SINGAPORE – There are currently no plans to test old samples from patients who had pneumonia before January, said the Ministry of Health (MOH) on Sunday (24 May).
In response to media queries by Yahoo News Singapore, the ministry said its testing strategy is “focused on active COVID-19 case finding to identify, treat and isolate infected individuals early to prevent further spread of the disease”.
The comment by the MOH comes amid a warning from the World Health Organization (WHO) after a sample from a pneumonia patient treated in France last December – prior to the country’s first reported COVID-19 cases – was later confirmed to have the coronavirus following retesting.
Singapore saw its first case on 23 January.
The MOH added that since February, it has been testing all individuals whose cause of death was determined to be pneumonia, or were suspected to have died from COVID-19 complications, for the infection, if they had not been previously tested.
“Testing is also conducted as a means of general surveillance in groups at higher risk of contracting or transmitting the disease and enables us to detect signs of community spread and pick up unlinked cases,” the MOH said.
This includes tests for pre-school staff, which began on 15 May– some 15,300 have tested negative as of Sunday.
Tests for groups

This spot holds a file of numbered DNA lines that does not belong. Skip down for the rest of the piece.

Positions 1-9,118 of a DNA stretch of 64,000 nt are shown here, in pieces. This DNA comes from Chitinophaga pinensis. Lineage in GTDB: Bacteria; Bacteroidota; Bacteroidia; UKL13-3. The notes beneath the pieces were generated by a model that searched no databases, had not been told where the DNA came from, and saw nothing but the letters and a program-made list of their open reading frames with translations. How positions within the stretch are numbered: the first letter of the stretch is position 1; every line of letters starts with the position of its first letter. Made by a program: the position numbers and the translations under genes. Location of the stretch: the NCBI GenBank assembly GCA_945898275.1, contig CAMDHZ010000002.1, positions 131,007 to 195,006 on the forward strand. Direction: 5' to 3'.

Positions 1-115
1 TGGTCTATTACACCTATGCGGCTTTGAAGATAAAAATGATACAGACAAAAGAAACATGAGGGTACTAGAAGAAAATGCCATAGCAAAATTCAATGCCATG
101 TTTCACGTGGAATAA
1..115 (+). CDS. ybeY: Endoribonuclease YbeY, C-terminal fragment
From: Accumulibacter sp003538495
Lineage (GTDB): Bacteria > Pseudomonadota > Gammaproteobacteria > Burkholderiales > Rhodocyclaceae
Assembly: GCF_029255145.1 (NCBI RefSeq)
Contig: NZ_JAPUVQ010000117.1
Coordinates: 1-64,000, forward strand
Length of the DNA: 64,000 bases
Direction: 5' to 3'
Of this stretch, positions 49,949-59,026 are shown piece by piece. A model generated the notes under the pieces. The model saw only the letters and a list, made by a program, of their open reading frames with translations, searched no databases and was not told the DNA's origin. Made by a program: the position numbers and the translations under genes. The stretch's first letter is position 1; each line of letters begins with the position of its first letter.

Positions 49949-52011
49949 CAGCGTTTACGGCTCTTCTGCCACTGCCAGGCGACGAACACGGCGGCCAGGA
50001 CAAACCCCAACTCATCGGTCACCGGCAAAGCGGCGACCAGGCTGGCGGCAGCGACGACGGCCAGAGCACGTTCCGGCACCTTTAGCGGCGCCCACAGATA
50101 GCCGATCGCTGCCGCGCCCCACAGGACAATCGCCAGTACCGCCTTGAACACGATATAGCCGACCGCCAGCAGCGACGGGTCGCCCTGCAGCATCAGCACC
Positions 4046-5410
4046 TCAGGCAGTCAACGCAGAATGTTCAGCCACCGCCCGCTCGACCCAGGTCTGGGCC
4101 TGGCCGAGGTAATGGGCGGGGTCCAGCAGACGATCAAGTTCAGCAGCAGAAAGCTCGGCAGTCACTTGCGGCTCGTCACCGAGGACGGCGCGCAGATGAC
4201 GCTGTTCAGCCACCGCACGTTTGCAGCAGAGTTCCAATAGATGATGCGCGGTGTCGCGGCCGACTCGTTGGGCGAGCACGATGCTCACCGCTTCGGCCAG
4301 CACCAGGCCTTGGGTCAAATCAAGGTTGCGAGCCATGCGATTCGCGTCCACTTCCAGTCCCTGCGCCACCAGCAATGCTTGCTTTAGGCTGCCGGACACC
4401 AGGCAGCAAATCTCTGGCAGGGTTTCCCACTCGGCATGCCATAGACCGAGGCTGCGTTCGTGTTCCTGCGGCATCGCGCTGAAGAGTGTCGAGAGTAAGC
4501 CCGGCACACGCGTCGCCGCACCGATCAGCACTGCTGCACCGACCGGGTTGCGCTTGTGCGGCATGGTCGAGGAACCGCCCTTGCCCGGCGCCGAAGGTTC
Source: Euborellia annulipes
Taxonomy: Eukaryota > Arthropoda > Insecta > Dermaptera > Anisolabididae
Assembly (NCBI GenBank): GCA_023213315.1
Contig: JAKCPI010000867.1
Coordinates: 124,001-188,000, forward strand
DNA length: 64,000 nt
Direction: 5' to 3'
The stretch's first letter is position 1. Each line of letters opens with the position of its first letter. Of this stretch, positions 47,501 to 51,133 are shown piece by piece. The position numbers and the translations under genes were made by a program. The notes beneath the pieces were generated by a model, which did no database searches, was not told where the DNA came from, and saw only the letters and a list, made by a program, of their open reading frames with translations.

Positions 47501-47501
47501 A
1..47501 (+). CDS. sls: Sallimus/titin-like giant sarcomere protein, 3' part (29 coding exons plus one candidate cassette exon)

Separately, testing for all 16,000 residents across 80 nursing homes here is expected to be completed by early next month. Testing for all 9,000 staff across the nursing homes have been completed, as well as that for some 4,600 staff and residents from other residential homes.
Most results have come back negative.
Tests will also be conducted for staff of non-residential care services: designated eldercare centres and day hospices, kidney dialysis centres, and home care providers.
“We will continue to monitor the situation and review our testing strategy as needed,” said the ministry.
Earlier this month, the WHO had urged countries to investigate any other early suspicious cases, following a report that the novel coronavirus had emerged in December in France, sooner than previously thought.
Chinese authorities had first reported to the WHO about cases of COVID-19 on 31 December. COVID-19 was generally not believed to have spread to Europe until January.
“This gives a whole new picture on everything,” WHO spokesman Christian Lindmeier told a UN briefing in Geneva, referring to the French report.
A French hospital which retested old samples from pneumonia patients discovered that it treated a man who had COVID-19 as early as 27 December, nearly a month before the French government confirmed its first cases.
The WHO spokesperson said the man was likely connected to a person who travelled from the Chinese city of Wuhan, where the virus had originated, before the virus had been identified or reported by China.
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